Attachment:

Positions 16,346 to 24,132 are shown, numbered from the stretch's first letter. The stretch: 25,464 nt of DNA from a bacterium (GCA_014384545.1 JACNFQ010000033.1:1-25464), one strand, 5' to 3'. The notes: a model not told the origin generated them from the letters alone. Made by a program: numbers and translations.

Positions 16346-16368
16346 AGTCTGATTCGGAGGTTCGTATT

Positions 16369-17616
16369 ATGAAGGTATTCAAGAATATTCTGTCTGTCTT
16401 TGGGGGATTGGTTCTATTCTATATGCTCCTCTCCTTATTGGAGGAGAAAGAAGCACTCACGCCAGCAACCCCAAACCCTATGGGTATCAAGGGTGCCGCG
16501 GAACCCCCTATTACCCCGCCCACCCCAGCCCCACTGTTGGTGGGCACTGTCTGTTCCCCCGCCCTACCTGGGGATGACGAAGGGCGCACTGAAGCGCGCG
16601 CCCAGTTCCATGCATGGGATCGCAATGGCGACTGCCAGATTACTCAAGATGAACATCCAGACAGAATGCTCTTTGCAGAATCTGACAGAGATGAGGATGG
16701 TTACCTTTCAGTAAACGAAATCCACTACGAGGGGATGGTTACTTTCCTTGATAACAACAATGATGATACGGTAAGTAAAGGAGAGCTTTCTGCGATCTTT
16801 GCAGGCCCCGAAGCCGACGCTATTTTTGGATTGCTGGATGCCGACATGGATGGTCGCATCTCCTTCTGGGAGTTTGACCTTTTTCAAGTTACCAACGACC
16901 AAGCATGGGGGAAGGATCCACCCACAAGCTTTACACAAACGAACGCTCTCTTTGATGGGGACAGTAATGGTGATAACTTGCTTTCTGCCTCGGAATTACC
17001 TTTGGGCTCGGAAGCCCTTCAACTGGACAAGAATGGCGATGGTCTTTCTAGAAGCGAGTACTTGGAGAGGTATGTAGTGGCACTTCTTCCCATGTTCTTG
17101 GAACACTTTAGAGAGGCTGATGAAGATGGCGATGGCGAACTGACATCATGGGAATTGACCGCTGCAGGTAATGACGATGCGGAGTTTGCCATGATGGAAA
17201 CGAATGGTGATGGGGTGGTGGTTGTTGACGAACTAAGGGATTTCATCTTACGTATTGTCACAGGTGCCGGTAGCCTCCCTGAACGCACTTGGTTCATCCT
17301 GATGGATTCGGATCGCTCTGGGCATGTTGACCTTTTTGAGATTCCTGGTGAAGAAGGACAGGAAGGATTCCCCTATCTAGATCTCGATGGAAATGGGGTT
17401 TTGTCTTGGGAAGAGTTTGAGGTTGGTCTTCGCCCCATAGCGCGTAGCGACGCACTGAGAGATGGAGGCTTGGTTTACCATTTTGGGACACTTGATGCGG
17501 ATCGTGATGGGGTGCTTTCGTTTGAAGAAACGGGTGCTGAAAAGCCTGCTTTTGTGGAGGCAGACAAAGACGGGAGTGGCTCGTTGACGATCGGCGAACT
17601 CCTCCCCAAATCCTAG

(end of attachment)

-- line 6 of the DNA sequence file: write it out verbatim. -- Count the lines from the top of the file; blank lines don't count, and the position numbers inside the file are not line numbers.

16401 TGGGGGATTGGTTCTATTCTATATGCTCCTCTCCTTATTGGAGGAGAAAGAAGCACTCACGCCAGCAACCCCAAACCCTATGGGTATCAAGGGTGCCGCG